A lot has happened in 2016! I published Moonburner and Burning Fate, edited Sunburner, and finished the first draft of a new book, The Confectioner’s Guild! I completed NaNoWriMo for the first time, produced an audiobook, teamed up with some amazing YA authors to publish That Moment When Anthology of short stories, and brought you some great giveaways too. Along the way, I’ve learned a lot about writing, editing, publishing, and marketing books.
Sometimes I get a little envious of authors who write for their day job, marveling at how many books they publish each year. But when I think of what I’ve managed to do while working as a lawyer, I feel pretty good about how far I’ve come (and realize why I was felt stressed for a lot of the year)!
I’m looking forward to 2017 being even better. Overall, I want to keep learning, keep enjoying the process of writing and editing, while connecting with more authors and fans, and selling more books. Oh is that all? It’s important for me to find balance–making forward progress while still not driving myself insane with ALL the things I could be doing, because there is basically an endless amount of work that could be done.
Some specific goals for next year (because if you write them down AND share them, they’ll be much harder to ignore!)
- Consistently get up early to do my author work before I head to work
- Finish revising Sunburner and publish it, with a goal of a June 2017 launch
- Start a street team to help with the Sunburner launch
- Finish editing The Confectioner’s Guild and submit to literary agents (and hopefully get an agent!)
- Write the first draft of the sequel to The Confectioner’s Guild in November and December
- Work on connecting with local schools and bookstores to do some in person events
- Connect with more writers and authors in person, though attending the PNWA Conference and PNWA and SCWBI events
- Grow my email list to 10,000, my Facebook following to 2,000 and my Twitter following to 5,000
- Lastly: keep learning & keep reading!
I think that will be plenty to keep me busy throughout next year.
Thanks for following and reading!
Whelp, The Confectioner’s Guild is done. It wasn’t pretty there towards the end. This book was definitely the equivalent of a marathon where I went out way too fast.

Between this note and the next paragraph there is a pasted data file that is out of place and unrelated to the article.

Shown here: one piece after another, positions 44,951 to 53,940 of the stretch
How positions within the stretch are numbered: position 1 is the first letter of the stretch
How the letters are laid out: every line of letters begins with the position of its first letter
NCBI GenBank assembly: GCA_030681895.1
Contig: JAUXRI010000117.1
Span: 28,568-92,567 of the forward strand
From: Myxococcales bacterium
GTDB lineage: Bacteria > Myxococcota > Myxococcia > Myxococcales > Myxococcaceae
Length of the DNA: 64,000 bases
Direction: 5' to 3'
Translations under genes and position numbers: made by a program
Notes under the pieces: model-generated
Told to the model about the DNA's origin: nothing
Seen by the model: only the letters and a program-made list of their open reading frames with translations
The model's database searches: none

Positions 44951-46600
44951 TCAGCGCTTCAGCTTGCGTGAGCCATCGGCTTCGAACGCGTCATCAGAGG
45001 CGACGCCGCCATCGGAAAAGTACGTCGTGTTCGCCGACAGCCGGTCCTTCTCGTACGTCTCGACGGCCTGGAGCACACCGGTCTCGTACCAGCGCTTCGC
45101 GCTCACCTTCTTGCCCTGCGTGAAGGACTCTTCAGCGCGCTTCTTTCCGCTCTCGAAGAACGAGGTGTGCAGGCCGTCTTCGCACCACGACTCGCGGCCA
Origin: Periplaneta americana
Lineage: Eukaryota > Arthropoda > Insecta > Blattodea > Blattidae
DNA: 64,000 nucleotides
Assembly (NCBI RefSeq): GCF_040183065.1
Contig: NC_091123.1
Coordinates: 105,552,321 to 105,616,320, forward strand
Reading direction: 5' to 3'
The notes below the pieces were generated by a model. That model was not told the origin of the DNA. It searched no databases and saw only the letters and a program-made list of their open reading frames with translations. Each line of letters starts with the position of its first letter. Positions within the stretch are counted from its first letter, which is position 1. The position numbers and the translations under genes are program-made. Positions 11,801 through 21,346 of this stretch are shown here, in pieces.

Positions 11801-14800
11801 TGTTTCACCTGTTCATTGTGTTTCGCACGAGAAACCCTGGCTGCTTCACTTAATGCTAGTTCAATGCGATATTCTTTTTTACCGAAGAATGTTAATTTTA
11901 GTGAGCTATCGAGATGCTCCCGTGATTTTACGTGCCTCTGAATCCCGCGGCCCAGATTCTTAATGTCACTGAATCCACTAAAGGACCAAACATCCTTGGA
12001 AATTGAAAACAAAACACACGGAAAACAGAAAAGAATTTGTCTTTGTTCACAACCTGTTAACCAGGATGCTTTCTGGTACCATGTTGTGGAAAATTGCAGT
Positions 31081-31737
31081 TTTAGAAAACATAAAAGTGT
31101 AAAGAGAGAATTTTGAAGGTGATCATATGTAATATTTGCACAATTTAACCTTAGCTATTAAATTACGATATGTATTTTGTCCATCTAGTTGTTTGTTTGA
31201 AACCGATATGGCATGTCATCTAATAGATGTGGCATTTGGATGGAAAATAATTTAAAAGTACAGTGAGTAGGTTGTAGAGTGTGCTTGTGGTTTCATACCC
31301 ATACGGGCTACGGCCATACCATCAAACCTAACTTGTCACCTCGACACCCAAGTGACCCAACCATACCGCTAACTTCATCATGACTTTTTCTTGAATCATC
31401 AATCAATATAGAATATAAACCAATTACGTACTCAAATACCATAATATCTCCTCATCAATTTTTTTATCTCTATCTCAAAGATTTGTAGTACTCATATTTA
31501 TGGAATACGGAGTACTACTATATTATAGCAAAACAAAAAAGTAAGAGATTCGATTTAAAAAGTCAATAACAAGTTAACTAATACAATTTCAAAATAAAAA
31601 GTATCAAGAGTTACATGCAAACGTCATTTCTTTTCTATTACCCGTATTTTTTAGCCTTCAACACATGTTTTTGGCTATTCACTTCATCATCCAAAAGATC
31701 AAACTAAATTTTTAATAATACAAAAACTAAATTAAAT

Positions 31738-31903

I raced right along to get my 50,000 words done for NaNoWriMo during November, and then…I just REALLY didn’t want to finish it. But, I eventually dragged myself back to the keyboard and finished! Remember, if you want to get a taste of The Confectioner’s Guild, you can read the first three chapters for free in the That Moment When Anthology!
Last year, when I wrote Sunburner in two months, I told myself I would never do that again. And I remember why I said that now! It’s really hard to put out 1600-2000 words a day consistently, especially when works get busy (which it did as soon as November hit, thanks Murphy’s Law)! But, the afterglow is so nice, because you just wrote a book in two months and can take your time editing and making it the most perfect it can be. So, perhaps it all evens out in the end.
Next for me is 10 days off for the holidays, and I will be starting my final edits of Sunburner first thing come January to incorporate feedback from my beta readers. That should be off to the publisher by January 31, if I stick to my schedule, and I will be able to begin my edits to The Confectioner’s Guild with a fresh set of eyes.
But now, a glass of bubbly to celebrate. Happy Holidays!
Guys, I’m gonna do it. NaNoWriMo. National Novel Writing Month. Where writers all over the world get together for the singularly insane challenge of writing 50,000 words in a month. Sunburner is going off to beta readers next week, and so it is the perfect time for me to turn to a fresh new task–writing a new book!
I’ve had an idea for a new book in a new world for months now. Like a shiny new toy, I’ve been so excited to write it, but I’ve forced myself to finish editing Sunburner first. It’s called The Confectioner’s Guild, and it’s about an apprentice chocolate-maker who makes magical confections. Her life is turned upside down when the head of her guild is murdered, and she finds herself as the chief suspect! It’s mystery meets fantasy meets YA and did I mention chocolate? I’m excited to research this one. Yum!
I’m aiming for 90,000 words with this novel, and I’ve already written the first 5,000. The first 5,000 will be part of an Anthology put out by the Alliance of Young Adult Authors, which should come out in January, so you’ll be able to get a taste of the book very soon…no pun intended! My goal is to write the next 85,000 words in 45 days, from November 1-December 15. Roughly. That’s 2,000 words a day, approximately, which is even more than I would have to do to qualify as a NaNoWriMo victor! It’s ambitious, but I accomplished a similar feat last year when I wrote Sunburner (which wasn’t officially through NaNoWriMo).
But, I am giving myself permission to let all the other author biz stuff slide while I’m focusing on this. So, I won’t be blogging or on social media much. I WILL be on Twitter, as I’ll be tweeting my word count and progress each day, so if you are curious about the book or the process, follow along. My username is @clairedeluana. #amwriting!
My WIP Sunburner is my second novel, but it’s the first where I’m writing from a male point of view. In my first novel, Moonburner, the entire book was from the protagonist Kai’s POV. Now, about 2/3rds of the story is from Kai’s POV, while the rest is from the perspective of Hiro, heir to the sunburner throne and Kai’s love interest. I have doubted myself throughout the writing and editing process, wondering if Hiro’s chapters fall flat.